Dillian Whyte: Scapegoat for sport’s supplement generation?
Five months ago, Dillian Whyte packed his bags for a training camp, said goodbye to his family and told them the next time they saw him, he would be the English heavyweight boxing champion.
Two weeks later, on his way to a news conference to publicise his title fight, the 24-year-old received a phone call: it was UK Anti-Doping (UKAD).
The banned stimulant methylhexaneamine (MHA) had been found in a urine sample he had provided after his victory over Hungary's Sandor Balogh on 13 October. That had been the ninth straight (and straightforward) win of a promising professional career.
"I broke down crying, it was such a shock," a still shaken Whyte admitted this week.
"It was my biggest fight, one I'd been training hard for - I'd put a lot of money and time into it.
Dillian 'The Villain' Whyte
- The London-born fighter was British heavyweight kickboxing champion for five years, and also competed in mixed martial arts
- Working out of the well-known Miguel's Gym in Brixton, Whyte turned to boxing in 2010
- A short amateur career saw him compile a 6-0 record, including a comprehensive win over future Olympic champion Anthony Joshua
- A dispute over his amateur status led him to turn professional in 2011, and he quickly raced to a 9-0 record, with six stoppages
- The 24-year-old has also sparred with Dereck Chisora, David Haye, Vitali Klitschko and David Price
- Whyte is trained by former Commonwealth champion Chris Okoh and promoted by Frank Maloney
"I'd left my family at home and I wanted to come back to them as English champion, which would have changed my life and theirs.
"When I got the news, I thought 'oh my God, I can't believe this' - it was one of the worst feelings I've ever had in my life."
The positive test meant he was immediately given a provisional ban, so no title shot, and in January an anti-doping tribunal gathered to set a finish date for that suspension.
Unfortunately for the amiable south Londoner, that date is 12 October 2014 - the tribunal deemed his offence serious enough to warrant the full two-year penalty. That win over Balogh would be wiped from his record, too.
Whyte appealed against the decision, but last week learned this too had failed.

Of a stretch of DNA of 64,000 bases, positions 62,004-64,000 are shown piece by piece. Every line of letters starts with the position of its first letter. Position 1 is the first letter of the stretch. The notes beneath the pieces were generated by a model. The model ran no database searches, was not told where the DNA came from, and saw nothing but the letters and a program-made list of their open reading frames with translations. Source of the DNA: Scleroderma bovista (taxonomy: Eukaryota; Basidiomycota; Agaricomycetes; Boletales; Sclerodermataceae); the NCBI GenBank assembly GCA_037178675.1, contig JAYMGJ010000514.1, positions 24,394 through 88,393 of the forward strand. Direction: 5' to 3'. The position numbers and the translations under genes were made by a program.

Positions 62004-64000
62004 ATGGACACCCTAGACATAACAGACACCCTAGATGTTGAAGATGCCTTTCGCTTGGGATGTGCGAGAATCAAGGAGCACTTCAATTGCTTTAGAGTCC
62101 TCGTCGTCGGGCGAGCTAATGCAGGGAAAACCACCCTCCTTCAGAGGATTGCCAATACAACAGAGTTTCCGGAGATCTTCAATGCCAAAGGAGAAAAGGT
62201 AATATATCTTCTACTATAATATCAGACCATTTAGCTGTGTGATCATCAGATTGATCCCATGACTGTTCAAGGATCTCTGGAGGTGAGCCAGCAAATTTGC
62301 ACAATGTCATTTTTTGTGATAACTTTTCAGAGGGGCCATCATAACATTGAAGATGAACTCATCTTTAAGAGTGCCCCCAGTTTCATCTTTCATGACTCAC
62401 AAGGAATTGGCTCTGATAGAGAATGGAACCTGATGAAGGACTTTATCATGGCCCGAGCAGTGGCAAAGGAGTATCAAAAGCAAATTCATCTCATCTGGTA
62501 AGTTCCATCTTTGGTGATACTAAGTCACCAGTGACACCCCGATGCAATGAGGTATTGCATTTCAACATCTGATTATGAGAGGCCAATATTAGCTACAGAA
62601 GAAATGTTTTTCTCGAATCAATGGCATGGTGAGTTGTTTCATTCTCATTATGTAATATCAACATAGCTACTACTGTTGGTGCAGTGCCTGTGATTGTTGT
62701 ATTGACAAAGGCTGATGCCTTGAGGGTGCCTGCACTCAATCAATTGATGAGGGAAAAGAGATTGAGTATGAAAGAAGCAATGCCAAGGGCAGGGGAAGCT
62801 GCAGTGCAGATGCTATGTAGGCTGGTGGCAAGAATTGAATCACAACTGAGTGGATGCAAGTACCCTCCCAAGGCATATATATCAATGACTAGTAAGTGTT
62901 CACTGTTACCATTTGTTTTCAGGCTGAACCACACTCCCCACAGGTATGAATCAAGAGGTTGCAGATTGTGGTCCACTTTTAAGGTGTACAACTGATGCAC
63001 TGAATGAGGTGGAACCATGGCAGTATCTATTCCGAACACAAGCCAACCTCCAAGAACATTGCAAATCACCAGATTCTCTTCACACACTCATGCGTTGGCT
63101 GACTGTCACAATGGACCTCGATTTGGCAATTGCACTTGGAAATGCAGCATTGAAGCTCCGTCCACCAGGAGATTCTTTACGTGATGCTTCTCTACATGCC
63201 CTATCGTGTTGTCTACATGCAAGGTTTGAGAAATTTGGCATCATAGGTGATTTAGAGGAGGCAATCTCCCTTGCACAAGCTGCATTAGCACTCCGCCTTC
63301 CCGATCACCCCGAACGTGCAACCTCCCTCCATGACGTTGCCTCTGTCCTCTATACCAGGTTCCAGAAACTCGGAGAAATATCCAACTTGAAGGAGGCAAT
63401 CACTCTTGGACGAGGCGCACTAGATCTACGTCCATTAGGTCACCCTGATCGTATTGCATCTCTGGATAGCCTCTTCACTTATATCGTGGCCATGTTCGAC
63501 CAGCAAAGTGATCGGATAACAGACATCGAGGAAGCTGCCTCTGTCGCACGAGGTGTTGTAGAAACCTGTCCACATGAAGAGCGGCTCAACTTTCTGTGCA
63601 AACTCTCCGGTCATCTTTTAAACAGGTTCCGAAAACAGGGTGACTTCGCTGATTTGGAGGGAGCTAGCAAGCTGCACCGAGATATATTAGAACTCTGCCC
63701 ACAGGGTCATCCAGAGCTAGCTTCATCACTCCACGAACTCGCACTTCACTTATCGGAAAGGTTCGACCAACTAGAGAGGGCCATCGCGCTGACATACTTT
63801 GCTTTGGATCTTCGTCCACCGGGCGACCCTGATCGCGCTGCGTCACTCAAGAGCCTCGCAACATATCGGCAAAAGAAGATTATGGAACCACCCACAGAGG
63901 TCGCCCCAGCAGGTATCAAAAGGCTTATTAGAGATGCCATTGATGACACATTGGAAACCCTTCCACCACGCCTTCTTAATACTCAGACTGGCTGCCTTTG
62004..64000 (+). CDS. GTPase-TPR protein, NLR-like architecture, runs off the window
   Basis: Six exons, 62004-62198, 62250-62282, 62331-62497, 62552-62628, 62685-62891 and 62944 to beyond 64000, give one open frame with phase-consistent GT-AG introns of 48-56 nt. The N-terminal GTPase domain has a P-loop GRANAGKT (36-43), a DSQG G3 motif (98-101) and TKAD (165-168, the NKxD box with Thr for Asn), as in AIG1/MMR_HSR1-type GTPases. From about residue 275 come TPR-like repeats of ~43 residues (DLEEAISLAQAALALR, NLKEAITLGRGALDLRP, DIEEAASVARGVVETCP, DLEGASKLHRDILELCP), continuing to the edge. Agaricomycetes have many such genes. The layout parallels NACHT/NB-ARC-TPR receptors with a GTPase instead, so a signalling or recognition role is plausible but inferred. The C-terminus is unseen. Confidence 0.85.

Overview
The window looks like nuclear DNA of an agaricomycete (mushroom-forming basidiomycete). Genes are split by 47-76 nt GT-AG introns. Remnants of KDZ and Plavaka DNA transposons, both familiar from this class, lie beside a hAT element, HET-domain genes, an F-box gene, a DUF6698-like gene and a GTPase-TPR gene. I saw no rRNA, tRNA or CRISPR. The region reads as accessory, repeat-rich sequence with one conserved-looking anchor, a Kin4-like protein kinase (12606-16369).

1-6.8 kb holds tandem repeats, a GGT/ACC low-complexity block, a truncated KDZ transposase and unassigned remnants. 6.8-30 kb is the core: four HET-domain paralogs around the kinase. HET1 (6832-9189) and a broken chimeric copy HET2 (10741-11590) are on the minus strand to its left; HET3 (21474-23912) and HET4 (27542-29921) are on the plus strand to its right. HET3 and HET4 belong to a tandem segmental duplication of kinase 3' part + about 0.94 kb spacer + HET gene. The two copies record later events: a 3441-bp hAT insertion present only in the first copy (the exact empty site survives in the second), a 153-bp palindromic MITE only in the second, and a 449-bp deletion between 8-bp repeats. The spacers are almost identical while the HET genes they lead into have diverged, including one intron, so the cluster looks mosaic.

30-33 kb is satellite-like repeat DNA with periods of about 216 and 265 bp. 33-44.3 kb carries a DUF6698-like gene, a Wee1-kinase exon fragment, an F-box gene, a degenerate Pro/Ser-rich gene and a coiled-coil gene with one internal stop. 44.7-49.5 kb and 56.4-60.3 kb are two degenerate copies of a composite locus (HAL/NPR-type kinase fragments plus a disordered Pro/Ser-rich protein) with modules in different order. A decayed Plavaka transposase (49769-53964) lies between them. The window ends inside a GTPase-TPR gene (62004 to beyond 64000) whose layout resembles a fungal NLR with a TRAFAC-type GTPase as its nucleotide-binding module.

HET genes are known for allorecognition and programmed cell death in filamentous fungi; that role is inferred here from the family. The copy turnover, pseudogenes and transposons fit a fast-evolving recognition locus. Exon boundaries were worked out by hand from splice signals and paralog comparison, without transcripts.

Despite the fact that both the original and appeal panels believed his story of inadvertent doping, they felt he had not done enough to guard against the risk of an accidental positive.
Under the guiding principle of "strict liability", elite athletes are responsible for anything found in their samples, and if a substance turns up that should not be there, they must demonstrate they took every possible measure to prevent it happening.
Whyte's story, from which he has never deviated, is simple and depressingly commonplace.
BDA chief executive Andy Burman
“The question I often ask is why take supplements in the first place? In most cases, even in elite sports, diet can tackle the issue rather than supplements”
A trusted member of his gym in Brixton suggested he try the supplement everybody was talking about, Jack3D.
Manufactured by USPlabs, Jack3D is marketed as "the original, university-studied, ultra-concentrated pre-workout and energy supplement". It is readily available on the high street and internet, and is massive in gyms all over the world.
Shortly before his fight against Balogh, Whyte bought a tub of the flavoured powder at a shop in north London, and he mixed this powder with water, as per the instructions, to make a pre-workout drink.
The problem for Whyte - and British boxers Ryan Barrett, Tony Dodson and Enzo Maccarinelli before him - is that many supplements on the market may be legal for the average gym rat, but are forbidden to elite athletes because they contain banned performance-enhancing substances.
But Jack3D is not just any supplement. It is arguably the most controversial supplement of recent years.
Linked with deaths on both sides of the Atlantic, the Medicines and Healthcare products Regulatory Agency ordered it to be removed from sale in the UK in August.
USPlabs has since brought out a less potent version, but this was not what Whyte found in October. He bought the original, two months after it was supposed to have been cleared from the shelves.